let wasmArr = new Uint8Array(instance.exports.memory.buffer, wasmArrPtr, len);

We then create a new typedArray with the buffer (total available memory), memory offset (wasmAttrPtr), and the length of the memory.

wasmArr.set(jsArr);

We finally set the locally created typedArray (jsArr) into the typedArray wasmArrPtr.

const sum = instance.exports.accumulate(wasmArrPtr, len); // -> 7
console.log(sum);

We are sending the pointer (to memory) and length to WebAssembly module. In the WebAssembly module, we fetch the value from the memory and use them.

In the Rust, the malloc and accumulate functions are as follows:

use std::alloc::{alloc, dealloc,  Layout};
use std::mem;

#[no_mangle]
fn malloc(size: usize) -> *mut u8 {
    let align = std::mem::align_of::<usize>();
    if let Ok(layout) = Layout::from_size_align(size, align) {
        unsafe {
            if layout.size() > 0 {
                let ptr = alloc(layout);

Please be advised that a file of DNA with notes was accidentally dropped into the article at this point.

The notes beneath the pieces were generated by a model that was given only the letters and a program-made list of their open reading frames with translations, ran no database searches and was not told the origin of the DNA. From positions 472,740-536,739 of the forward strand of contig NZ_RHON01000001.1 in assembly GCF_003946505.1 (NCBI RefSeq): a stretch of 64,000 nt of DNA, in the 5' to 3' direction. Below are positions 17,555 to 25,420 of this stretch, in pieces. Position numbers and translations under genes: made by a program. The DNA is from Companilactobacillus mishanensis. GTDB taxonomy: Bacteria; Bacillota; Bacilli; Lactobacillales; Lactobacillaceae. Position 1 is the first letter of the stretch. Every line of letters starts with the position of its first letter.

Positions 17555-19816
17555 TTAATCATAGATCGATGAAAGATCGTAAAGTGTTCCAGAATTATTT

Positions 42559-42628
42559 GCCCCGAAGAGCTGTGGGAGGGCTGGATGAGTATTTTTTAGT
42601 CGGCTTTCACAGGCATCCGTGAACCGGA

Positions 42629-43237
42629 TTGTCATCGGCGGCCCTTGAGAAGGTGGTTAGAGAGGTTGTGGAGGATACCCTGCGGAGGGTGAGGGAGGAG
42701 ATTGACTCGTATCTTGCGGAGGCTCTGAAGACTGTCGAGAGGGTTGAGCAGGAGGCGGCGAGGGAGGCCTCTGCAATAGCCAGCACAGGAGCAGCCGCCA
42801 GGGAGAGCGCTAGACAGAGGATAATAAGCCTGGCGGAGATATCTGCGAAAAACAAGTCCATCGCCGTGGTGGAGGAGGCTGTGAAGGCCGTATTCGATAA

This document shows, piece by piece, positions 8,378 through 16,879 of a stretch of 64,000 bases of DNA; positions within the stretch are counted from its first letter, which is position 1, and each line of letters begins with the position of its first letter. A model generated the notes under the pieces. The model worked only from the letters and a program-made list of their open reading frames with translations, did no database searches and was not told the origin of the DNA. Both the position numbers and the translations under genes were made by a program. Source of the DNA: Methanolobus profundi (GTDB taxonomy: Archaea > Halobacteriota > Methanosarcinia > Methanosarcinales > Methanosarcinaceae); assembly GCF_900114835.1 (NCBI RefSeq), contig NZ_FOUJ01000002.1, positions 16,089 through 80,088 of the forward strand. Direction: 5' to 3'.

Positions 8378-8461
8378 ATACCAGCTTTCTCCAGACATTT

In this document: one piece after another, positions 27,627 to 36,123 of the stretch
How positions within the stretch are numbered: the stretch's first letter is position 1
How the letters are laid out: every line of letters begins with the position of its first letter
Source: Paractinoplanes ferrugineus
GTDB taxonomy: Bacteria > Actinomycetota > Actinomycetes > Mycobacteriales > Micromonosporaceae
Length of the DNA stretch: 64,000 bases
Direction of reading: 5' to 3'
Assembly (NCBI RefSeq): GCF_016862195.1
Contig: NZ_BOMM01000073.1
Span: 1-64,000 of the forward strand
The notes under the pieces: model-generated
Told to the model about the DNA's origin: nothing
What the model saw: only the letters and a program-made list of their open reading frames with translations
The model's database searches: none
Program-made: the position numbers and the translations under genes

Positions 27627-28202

if !ptr.is_null() {
                    return ptr
                }
            } else {
                return align as *mut u8
            }
        }
    }
    std::process::abort
}

Given the size, the malloc function allocates a block of memory.

#[no_mangle]
fn accumulate(data: *mut u8, len: usize) -> i32 {
    let y = unsafe { std::slice::from_raw_parts(data as *const u8, len) };
    let mut sum = 0;
    for i in 0..len {
        sum = sum + y[i];
    }
    sum as i32
}

The accumulate function takes in the shared array and the size (len). It then recovers the data from the shared memory. Then runs through the data and returns the sum of all the elements passed in the data.


👇 Repo 👇

GitHub logo sendilkumarn / rustwasm-memory-model

Sharing memory between WebAssembly and JavaScript with Rust